When I think about the most memorable pirate experience for me in gaming, my mind goes back to Disney Quest, an arcade in Orlando, Florida that I visited multiple times growing up before it sadly closed. They had this VR pirate game for several players that featured a working ship wheel and cannons in an immersive environment.
Battlewake for PSVR brought back memories of this experience with its focus on fast-paced arcade action on the high seas. Driving my ship and firing my cannons felt great, but does this ship have the strength to sail with the best, or should this captain walk the plank? Let’s find out.
A Sea-Worthy Vessel With a Few Leaks
Battlewake comes to us from Survios, a very talented studio who has produced some of the best games on PlayStation VR in the past. With that kind of pedigree, I had very high expectations going into Battlewake.
On the surface, the game delivers in spades. There are multiple captains and ships, different abilities, a campaign, upgrades, and a full suite of multiplayer modes. When you first jump into a campaign mission, driving the ship feels great. Reaching out with your hands to aim and fire your cannons is intuitive and satisfying.
The first time you use your special ability (which varies between captains), it’s an impressive sight. You’ll start with the ability to summon a waterspout that does damage over time, but other captains have abilities like summoning an entire kraken to destroy enemy ships.
When it comes to first impressions, Battlewake really makes you feel like a pirate on the high seas. While that shimmer tends to fade as you dive deeper, the core experience is a big highlight for me.
Controlling your ship is simple, but intuitive. You’ll want to play standing for this, as you’ll need to reach out and steer the wheel with your hands. On either side of your character are handles you can grab to drop anchors on the sides of the ship. This allows for tight turns in the respective direction, which can lead to some truly epic moments in the heat of battle as you narrowly miss an oncoming vessel and swing around to bombard them with cannon fire.
Pointing your hands out from the sides of the ship brings up trajectories for your cannons, allowing you to line up a shot and achieve higher accuracy by taking the time to aim and letting the reticule shrink.
Beyond the cannons, you’ll find weapons on the front and back of the ship which are triggered by looking and pointing in that direction to bring up the aiming reticule. Beyond this, each captain has two abilities.
The first you receive is a burst of speed, but others include the option to bring up a tentacle from the deep and smash another ship. Ultimate abilities charge over time. Once ready, you’ll see a coin floating above your left hand. Grabbing and throwing it triggers the ultimate in that area. These are the aforementioned waterspout and kraken style moves, with massive damage and hugely impressive action on screen.
That’s about all there is to it. For some, it may be too simple, but for me it felt like a great entry-level experience with enough depth to keep things interesting as I progressed to unlock more captains.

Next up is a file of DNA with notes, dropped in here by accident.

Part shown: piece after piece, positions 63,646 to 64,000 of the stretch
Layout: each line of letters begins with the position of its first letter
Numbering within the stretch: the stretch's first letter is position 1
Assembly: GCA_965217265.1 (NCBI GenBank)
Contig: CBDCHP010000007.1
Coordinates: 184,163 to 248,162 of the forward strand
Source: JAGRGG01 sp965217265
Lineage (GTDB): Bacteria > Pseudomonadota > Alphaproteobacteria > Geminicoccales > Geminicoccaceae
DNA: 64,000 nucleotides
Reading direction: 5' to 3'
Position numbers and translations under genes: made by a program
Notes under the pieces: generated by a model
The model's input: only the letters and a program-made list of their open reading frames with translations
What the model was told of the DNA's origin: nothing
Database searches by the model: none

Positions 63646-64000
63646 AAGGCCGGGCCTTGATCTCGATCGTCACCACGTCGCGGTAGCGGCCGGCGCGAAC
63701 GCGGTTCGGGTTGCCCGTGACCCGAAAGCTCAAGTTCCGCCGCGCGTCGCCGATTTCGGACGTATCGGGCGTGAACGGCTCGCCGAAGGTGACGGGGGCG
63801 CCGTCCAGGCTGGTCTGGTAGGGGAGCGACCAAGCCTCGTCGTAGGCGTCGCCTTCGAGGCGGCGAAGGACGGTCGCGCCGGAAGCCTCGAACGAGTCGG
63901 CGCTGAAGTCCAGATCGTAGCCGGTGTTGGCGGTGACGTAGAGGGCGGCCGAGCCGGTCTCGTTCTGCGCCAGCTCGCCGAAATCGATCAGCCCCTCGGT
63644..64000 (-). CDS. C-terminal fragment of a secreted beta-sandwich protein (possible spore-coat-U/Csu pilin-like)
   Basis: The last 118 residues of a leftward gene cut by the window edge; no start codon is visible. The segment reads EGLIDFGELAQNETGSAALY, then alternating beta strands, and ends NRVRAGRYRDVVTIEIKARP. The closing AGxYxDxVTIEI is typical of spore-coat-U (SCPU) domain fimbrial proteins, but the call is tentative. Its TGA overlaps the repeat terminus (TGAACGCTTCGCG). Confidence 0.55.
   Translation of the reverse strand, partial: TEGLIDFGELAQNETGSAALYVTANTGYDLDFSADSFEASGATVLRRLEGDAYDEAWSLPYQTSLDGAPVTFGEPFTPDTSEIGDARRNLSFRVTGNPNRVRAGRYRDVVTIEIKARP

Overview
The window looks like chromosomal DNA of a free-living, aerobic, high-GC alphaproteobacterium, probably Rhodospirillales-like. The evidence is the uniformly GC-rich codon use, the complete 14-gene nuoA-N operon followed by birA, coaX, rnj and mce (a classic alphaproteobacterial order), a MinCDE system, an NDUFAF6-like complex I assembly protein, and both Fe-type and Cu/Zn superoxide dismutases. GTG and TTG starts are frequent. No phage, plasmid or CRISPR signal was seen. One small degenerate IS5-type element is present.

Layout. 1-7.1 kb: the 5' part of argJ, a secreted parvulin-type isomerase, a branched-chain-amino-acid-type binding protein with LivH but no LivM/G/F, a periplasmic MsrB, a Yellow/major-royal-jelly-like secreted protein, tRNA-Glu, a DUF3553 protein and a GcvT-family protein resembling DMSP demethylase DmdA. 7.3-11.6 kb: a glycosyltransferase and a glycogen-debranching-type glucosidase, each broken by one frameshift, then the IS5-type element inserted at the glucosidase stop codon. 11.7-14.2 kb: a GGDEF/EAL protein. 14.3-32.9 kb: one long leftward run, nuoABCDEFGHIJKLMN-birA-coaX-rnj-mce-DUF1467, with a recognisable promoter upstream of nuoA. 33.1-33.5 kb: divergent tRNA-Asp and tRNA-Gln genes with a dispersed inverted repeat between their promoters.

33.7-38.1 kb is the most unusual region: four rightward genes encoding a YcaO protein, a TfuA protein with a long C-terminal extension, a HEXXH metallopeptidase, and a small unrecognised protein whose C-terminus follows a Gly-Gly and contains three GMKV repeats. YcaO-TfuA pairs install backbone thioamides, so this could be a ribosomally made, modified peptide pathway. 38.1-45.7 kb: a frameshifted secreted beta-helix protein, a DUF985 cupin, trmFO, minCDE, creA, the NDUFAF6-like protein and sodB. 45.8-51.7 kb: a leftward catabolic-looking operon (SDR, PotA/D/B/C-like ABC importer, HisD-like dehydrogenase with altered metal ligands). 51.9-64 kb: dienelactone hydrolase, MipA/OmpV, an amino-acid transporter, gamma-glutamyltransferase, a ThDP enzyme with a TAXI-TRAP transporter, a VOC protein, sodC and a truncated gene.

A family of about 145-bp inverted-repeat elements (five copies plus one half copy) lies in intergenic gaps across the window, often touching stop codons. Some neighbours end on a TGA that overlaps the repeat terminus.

The campaign, while 20 missions in length, is pretty standard fare. The missions are short, with five for each captain, and while the voice acting is solid, the story is pretty bare bones as well. Mission objectives do occasionally switch to something besides killing everything in sight, but this is rare.
All of this points to the main focus, which is multiplayer. There are several modes to choose from, ranging from co-op to PVP, and it’s here that Battlewake offers its true longevity. I don’t mind this focus at all, but I do wish the campaign had more to offer for those who like single player VR experiences.
The problem is that Battlewake lacks cross-play, which led to plenty of scenarios where I tried to use matchmaking and couldn’t find other players. It’s a shame, because the foundation of Battlewake is quite solid and fun, but it relies heavily on a consistent playerbase.
The Sights of The Seven Seas
Battlewake is an undeniably gorgeous title in VR. The use of vibrant colors results in constantly captivating sights all around you. I particularly like the variety of environments in the campaign. These run the gambit from idyllic caribbean settings, to mysterious swamplands, to icy shores and even an active volcano to name a few.
Little hitches in the performance at the beginning of the level don’t detract too much from the gameplay when things get moving. I will say that your hands and arms can pretty consistently warp into strange angles or clip through surfaces when you’re turning the wheel or dropping anchors.
Nitpicks aside, the overall gameplay here is quite fun and while it’s more shallow than I would have liked, Battlewake still shows that Survios can create a damn fine VR title in just about any setting. The studio is already working on patches to resolve some of the smaller issues. If the player base can increase (and cross-play can be added with PCVR), Battlewake could become a breakout hit.
In the meantime, I think it’s well worth a look if you keep in mind that these waters can be a little shallow when you’re not playing online.
Final Score: 7.5/10
A copy of Battlewake was provided to PS4 Experts for review purposes.
Article by - Bradley Ramsey
Insert date - 9/27/19